NGP: That’s awesome.
FEH: And don’t suck.
NGP: Your stories often largely deal with fantasy and the supernatural. Where did your love of this genre come from?
FEH: Oh, well, I just think I’m a nerd, you know? It just feels strange, because when I was a kid, I was really into science fiction and things with big ideas, and I’m realizing now that stuff can be mundane. Stuff can be based in the real world and still be exciting and interesting. I do really enjoy a story with something weird or creepy going on, or fight scenes. I love fight scenes. It seems like a rule that in every book, I have someone get punched in the face. I think it comes from being a little nerd kid, and still enjoying that as an adult.
NGP: Zombies Calling obviously demonstrates a love and knowledge of zombie films. What are your favourite zombie movies?
FEH: I would say 28 Days Later. But 28 Days Later is not a zombie movie! I know people give me crap about this all the time, but 28 Days Later was actually the original inspiration for Zombies Calling. I saw that movie and really enjoyed it. I’ve always been kind of a chicken about scary movies and that one really clicked with me. And after I watched it, I was like, damn, I want to do that, but I want it to be funny. ‘Cause it scared me at the same time. After I saw that, I started getting into more zombie horror. I like the original George Romero stuff; his stuff is great. Yeah, it’s definitely 28 Days Later and the George Romero stuff. I know that’s such a cliché to say, but they’re classics. Those are genuinely good movies. Everyone should watch them.
NGP: A lot of your stories are based around being in school. Have your school experiences factored into the development of any of the stories?
FEH: Oh, definitely. Zombies Calling was very much inspired by graduating from university and college, and being like, “oh my god, I have a mortgage, basically. I owe so much in student loans, and I don’t understand why, and it’s not fair!” But it’s funny, because with the exception of my webcomic, Ice, all of my stories have been about being at school. I’m working on my second book now for First Second, which is again about a girl at school, and I feel like, that’s it. But school is a big part of our lives. I was in school for a really long time, up until five years ago. I feel like that was where I was in my life; that was what I wanted to write about. Now, I want to write about people in crappy jobs. Not that my job is crappy! I like my job, don’t get me wrong. But that has been a part of my life that I worked through, and now I’m ready to move on.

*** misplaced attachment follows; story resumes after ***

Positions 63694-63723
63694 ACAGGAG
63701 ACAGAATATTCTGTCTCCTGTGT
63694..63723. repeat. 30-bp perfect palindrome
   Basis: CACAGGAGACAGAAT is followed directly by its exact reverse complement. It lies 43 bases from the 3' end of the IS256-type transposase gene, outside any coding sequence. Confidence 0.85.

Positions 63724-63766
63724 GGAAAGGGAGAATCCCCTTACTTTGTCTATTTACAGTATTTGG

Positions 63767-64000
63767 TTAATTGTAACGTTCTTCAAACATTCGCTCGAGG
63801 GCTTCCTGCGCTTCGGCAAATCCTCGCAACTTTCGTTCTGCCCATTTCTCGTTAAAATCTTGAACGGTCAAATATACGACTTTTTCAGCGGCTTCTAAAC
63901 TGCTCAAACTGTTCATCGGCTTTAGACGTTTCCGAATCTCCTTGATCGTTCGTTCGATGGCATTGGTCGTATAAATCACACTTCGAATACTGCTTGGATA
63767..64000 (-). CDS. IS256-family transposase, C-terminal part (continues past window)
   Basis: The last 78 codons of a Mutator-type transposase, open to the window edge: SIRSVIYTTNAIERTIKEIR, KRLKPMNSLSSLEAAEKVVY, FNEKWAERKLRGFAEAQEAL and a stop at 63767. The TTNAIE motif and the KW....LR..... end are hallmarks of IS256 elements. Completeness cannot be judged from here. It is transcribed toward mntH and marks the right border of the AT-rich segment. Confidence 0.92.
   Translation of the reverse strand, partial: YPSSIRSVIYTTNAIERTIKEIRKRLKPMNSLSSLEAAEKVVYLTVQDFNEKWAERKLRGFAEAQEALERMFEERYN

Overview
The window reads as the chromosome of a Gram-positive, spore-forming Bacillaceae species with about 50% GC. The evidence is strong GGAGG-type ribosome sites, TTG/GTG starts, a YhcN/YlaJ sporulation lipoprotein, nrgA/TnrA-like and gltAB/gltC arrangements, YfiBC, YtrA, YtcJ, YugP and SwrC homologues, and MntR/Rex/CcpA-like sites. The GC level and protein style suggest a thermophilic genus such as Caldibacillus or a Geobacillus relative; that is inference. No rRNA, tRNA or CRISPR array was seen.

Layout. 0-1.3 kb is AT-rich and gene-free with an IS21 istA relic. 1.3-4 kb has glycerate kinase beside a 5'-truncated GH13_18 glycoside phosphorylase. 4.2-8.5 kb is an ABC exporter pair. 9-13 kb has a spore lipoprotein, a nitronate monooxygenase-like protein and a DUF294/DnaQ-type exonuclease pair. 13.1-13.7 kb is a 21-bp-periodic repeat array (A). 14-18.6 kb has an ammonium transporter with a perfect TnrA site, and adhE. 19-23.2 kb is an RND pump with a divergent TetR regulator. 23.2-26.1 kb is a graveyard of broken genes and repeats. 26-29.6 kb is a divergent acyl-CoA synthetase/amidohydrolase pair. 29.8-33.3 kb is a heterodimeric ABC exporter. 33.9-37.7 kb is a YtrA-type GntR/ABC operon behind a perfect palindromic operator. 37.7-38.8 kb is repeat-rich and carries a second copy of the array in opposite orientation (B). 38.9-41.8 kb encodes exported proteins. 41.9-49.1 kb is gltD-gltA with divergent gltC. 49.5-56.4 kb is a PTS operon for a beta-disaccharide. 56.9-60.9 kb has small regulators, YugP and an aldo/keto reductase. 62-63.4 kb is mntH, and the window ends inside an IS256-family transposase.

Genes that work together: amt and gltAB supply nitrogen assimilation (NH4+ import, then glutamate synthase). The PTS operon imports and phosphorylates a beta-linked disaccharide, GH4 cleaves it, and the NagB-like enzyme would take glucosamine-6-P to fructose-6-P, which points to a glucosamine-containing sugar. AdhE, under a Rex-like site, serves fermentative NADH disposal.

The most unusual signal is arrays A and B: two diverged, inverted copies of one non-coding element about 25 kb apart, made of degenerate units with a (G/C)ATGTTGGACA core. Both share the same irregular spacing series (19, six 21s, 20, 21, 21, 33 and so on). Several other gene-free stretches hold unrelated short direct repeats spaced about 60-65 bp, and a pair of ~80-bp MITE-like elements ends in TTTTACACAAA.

NGP: Ice started prior to working with SLG, what does the timeline of its completion currently look like?
FEH: I’m really hoping to get back on Ice and devote a full month to finishing it, because it’s quite close to the end. The majority of the story is over, I just have to wrap things up and finalize it. My plan for Ice is to finish it over the summer, and what is online will stay online. SLG is hopefully going to publish a collection of the story. However, I have decided that I would like to redo the first thirty-five pages of it, and that would be offered as an incentive for print. So there will be two versions of Ice, the main one online and the print version, which will be slightly different.
NGP: Do you see that happening with Demonology?
FEH: No. SLG actually offered and I turned them down. I don’t feel comfortable putting it in print form. It started online. I just don’t feel comfortable asking people to pay for it. For me, it was how I learned to draw. I just don’t feel comfortable asking people to pay for it.
NGP: What can you tell us about your current projects Brain Camp and Friends with Boys?